(1)    Where the parent of the child is deceased, a parent or grandparent of the deceased parent may file an action under this section;

(2)    Where the parents of the child have been separated for a period of at least six months or have commenced and continued a proceeding to dissolve their marriage; or

(3)    When the child has, for a period of at least 12 consecutive months, resided with the grandparent or great-grandparent, excluding brief temporary absences of the child from the home, and is removed from the home by the parents, an action must be filed within six months after the removal of the child from the home.

In the D.P. case, the bolded language in sub-paragraph 2 above, which had previously granted standing to grandparents when the parents were separated for more than 6 months, has been stricken by the Supreme Court as unconstitutional.  The D.P. case arose out of a situation where the parents, separated for more than 6 months, had agreed that paternal grandparents (D.P. and B.P) should not be involved in the lives of their three children.  The parents had never sought court involvement and had always been able to work out all parenting issues and custody between themselves.  Grandparents, however, relying on paragraph 2 of section 5325, filed a custody action in Westmoreland County seeking partial custody of the three children.  There is no allegation of any neglect, abuse or any wrongdoing by either parent in this matter.  Rather, grandparents relied solely on the fact that the parents were separated for their contention that they had a right to sue for custody.

The trial court held that the six-month separation language was unconstitutional as it violated the parents’ right to raise their children as they see fit.  The trial court, therefore, threw out the custody lawsuit.  The grandparents appealed that decision and the Pennsylvania Supreme Court reviewed the matter.  In its analysis, the Supreme Court determined that the six-month separation language must be stricken as “it violates the fundamental rights of parents safeguarded by the Due Process Clause”.   The Court found that the government’s interest in safeguarding children from harm was not furthered by the language of this statute.  Specifically, the Court stated that “the fact of a parental separation for six months or more does not render the state’s parens patriate interest sufficiently pressing to justify potentially disturbing the decision of presumptively fit parents concerning the individuals with whom their children should associate.”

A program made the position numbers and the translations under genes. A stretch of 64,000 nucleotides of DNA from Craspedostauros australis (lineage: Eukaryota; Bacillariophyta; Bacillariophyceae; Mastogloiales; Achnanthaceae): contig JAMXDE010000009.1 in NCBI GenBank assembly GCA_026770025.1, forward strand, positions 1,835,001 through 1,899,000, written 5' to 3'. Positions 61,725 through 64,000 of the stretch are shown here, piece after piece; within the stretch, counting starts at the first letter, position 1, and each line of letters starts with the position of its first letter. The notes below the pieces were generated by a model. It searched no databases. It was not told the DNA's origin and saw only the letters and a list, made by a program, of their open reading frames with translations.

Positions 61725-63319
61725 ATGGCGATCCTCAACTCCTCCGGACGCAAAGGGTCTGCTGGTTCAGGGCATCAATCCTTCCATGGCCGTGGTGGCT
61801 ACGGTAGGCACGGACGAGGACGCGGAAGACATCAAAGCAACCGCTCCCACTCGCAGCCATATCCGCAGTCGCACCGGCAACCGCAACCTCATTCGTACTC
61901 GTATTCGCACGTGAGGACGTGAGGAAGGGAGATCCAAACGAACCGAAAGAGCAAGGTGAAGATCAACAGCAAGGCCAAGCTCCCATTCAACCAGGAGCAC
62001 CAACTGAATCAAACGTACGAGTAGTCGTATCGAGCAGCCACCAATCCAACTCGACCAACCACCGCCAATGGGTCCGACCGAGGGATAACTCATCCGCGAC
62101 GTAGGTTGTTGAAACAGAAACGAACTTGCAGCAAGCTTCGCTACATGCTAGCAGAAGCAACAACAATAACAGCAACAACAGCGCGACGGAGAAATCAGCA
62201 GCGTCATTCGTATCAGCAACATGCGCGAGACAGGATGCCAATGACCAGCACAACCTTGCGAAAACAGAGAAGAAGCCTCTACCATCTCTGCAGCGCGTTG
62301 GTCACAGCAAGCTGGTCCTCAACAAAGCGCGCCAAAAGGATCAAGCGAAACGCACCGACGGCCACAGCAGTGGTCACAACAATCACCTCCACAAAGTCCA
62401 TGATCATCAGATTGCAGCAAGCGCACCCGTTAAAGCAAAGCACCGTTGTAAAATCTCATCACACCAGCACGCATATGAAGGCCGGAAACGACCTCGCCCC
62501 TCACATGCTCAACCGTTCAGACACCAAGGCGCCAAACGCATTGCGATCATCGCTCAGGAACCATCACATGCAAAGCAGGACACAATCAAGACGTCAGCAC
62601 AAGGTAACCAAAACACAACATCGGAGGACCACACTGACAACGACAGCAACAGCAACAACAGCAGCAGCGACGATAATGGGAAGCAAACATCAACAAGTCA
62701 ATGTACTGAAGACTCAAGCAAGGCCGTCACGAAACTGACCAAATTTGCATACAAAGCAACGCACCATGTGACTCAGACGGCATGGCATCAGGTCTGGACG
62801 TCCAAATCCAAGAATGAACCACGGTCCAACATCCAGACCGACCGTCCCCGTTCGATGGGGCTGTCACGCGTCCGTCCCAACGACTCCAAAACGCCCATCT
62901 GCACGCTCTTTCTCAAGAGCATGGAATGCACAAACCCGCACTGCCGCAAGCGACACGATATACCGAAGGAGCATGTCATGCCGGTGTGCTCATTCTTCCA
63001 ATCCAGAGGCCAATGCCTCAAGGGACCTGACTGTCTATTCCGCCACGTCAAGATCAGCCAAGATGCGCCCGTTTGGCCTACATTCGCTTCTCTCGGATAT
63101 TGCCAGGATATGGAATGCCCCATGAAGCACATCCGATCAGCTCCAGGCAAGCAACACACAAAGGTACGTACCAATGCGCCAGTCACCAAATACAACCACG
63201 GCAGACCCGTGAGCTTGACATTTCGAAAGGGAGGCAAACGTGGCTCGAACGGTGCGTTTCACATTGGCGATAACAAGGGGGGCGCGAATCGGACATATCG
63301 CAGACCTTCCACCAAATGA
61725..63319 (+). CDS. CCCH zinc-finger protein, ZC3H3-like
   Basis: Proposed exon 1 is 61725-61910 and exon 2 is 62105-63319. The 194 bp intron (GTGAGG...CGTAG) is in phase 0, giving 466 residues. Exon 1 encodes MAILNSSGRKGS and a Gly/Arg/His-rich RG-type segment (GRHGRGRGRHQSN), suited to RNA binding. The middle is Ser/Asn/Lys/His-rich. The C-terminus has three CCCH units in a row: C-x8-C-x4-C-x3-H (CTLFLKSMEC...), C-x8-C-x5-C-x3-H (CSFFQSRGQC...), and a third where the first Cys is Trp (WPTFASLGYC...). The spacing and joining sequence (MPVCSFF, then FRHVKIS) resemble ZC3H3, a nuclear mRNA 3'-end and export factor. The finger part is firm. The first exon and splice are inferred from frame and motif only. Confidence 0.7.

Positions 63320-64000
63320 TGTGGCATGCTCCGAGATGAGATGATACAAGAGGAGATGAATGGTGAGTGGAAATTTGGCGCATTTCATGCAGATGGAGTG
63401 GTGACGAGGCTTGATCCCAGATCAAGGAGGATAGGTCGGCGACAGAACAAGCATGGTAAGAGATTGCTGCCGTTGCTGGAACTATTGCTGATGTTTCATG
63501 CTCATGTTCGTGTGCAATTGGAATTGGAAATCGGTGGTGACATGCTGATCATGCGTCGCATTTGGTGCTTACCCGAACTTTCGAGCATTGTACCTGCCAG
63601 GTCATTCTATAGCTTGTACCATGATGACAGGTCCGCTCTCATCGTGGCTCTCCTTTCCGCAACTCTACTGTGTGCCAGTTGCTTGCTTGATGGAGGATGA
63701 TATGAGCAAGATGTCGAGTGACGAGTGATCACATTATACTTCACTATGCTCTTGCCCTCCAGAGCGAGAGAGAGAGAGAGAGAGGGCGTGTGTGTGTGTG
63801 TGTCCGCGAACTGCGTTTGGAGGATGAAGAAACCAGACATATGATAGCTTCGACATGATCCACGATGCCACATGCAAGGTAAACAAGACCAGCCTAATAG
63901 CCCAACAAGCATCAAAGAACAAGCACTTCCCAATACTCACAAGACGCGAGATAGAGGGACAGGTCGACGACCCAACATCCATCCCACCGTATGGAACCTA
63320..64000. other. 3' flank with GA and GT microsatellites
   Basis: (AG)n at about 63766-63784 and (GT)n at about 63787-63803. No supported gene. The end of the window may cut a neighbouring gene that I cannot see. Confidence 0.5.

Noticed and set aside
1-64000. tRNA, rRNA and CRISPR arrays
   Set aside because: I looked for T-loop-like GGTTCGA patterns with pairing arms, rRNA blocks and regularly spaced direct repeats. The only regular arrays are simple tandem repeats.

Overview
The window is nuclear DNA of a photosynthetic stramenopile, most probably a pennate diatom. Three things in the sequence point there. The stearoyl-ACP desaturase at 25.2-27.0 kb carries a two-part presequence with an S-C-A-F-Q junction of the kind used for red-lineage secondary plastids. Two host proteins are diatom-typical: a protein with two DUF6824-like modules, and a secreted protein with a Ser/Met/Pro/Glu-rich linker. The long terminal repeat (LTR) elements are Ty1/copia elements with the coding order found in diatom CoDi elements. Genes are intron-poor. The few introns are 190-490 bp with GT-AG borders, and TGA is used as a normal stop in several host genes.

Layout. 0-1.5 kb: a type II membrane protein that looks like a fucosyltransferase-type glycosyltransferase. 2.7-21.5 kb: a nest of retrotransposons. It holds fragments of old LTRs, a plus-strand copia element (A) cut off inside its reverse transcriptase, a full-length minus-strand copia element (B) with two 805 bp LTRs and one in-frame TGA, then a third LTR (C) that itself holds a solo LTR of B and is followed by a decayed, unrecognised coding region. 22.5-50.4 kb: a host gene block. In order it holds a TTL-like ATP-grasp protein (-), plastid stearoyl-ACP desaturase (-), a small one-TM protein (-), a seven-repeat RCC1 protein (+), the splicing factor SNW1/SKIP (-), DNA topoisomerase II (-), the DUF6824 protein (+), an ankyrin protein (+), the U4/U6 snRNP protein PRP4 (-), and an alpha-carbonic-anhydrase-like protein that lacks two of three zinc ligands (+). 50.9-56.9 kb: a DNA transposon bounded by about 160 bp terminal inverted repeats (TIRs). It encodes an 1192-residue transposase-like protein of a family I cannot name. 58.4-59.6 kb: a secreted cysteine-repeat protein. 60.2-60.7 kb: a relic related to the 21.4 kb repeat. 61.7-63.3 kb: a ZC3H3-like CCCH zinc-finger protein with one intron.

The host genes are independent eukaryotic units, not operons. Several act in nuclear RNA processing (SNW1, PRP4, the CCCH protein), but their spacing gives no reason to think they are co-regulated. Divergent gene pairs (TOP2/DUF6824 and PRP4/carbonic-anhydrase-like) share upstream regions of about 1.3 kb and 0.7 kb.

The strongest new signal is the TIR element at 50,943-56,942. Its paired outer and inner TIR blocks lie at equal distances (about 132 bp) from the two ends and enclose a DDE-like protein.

The Supreme Court specified that only the first part of paragraph 2 is stricken, though it seems the Court is inviting a similar challenge to the second part of paragraph 2.  Specifically, in footnote 17, the Court noted that it is certainly possible that divorced parents (or those who have filed for divorce) have similar co-parenting arrangements and agreements.  The Court indicates that because that specific factual situation is not before it, the Court cannot make a decision on the second half of paragraph 2.

This decision, while clearly eliminating the right of grandparents to seek partial custody when the parents are separated for more than 6 months, does not eliminate the right if the circumstance of the rest of section 5325 are met.  However, it does create some new issues – now a grandparent has standing to sue if the parents have filed for divorce but not if the parents have simply separated and not filed a divorce action or if the parents were never married.  So, as a result of this case, it is only the status of any divorce litigation which triggers standing under paragraph 2.  It seems inevitable that the remaining language of paragraph 2 will be challenged for this reason.